Sustainable Meetings: The Next Step
There are two ways in which Face-to-Face meetings can become more sustainable.
The first is making significant headway, for instance thanks to the work done by the Events Industry Council and its Centre for Sustainability and Impact (https://eventscouncil.org/Sustainability/CSE). This first strategy focuses on reducing the environmental footprint of meetings and on creating a positive social impact, usually thanks to a charitable activity.
That is excellent. But it is not enough!
We need to make the next step and start focusing on the second way that will make F2F meetings sustainable: What happens DURING the meetings must happen in such a way that it stands the test of a generally recognised framework for sustainability. Of course, the only
such framework is the United Nation’s set of seventeen Sustainable Development Goals.
In other words, we must start to conceive meetings in such a way that they contribute directly to sustainable development. Instead of merely trying to reduce their negative impact. That requires – again – two fundamental changes. Two paradigm shifts, if you will. Firstly, we must see meetings as drivers of change. EACH meeting. It means that meeting organisers need to learn to be specific about the change they wish their meeting to produce. And make sure that they measure its outcomes so that they can report back on how successful it has been.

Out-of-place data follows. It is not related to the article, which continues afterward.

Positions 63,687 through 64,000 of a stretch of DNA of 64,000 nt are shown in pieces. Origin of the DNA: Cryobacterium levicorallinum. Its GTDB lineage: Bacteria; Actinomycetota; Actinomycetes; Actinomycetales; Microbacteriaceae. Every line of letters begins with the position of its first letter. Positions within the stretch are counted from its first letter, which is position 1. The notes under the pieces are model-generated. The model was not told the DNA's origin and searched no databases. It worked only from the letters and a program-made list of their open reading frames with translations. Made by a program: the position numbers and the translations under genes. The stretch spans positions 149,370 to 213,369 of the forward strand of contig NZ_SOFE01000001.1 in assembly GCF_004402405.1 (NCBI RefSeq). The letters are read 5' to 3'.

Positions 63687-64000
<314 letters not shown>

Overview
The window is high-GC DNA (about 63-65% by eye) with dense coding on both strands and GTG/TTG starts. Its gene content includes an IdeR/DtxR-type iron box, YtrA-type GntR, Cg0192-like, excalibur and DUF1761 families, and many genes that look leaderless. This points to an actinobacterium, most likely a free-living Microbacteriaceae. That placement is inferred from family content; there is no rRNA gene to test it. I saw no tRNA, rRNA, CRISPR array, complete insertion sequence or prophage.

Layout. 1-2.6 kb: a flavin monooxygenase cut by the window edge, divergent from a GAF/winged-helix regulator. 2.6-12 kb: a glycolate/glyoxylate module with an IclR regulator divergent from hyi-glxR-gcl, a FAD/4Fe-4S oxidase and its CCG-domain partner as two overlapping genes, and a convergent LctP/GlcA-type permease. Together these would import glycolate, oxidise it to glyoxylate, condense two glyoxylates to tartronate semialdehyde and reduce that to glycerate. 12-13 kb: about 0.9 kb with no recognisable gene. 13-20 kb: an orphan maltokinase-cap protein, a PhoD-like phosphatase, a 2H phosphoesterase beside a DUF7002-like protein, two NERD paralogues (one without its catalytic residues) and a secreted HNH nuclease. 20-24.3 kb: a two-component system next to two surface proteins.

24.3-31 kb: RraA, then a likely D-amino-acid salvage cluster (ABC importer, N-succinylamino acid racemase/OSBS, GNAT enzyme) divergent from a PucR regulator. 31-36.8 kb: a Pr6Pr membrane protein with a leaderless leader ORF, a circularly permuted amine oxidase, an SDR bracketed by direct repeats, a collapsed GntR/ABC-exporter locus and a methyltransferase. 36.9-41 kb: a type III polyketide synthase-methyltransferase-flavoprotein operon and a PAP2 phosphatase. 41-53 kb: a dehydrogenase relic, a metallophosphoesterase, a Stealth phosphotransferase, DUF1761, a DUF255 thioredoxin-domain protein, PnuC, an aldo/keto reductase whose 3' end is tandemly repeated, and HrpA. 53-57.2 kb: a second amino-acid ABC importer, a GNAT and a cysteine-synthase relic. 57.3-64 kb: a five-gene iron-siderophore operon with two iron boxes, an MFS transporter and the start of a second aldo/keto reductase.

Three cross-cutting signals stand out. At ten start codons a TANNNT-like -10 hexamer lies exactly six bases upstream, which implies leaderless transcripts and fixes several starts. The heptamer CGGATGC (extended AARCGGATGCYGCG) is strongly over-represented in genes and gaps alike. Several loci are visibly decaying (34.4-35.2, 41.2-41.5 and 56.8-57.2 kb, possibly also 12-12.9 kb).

The second shift is that – inevitably – meeting programmes must become much better at producing those desired changes. Just putting speakers in front of a passive audience is not good enough. Meeting programmes need to capitalise on the strengths of F2F meetings: networking, alignment, motivation, idea creation and innovation. For that, their programmes will need to be designed by professional meeting designers. With all due respect for the people in other professions (businessmen, engineers, doctors, etc, etc.) their job is not to come up with impactful meetings. Their job is to manage companies, build houses or bridges, or cure patients. And unless they are uncommonly talented, they don’t design their own houses, corporate brochures or websites. So why design their own meeting programmes?
The path is clear and straight: sustainable F2F meetings require programmes that have much bigger, measurable impact than today. To create such programmes you need a good meeting designer and a good production company.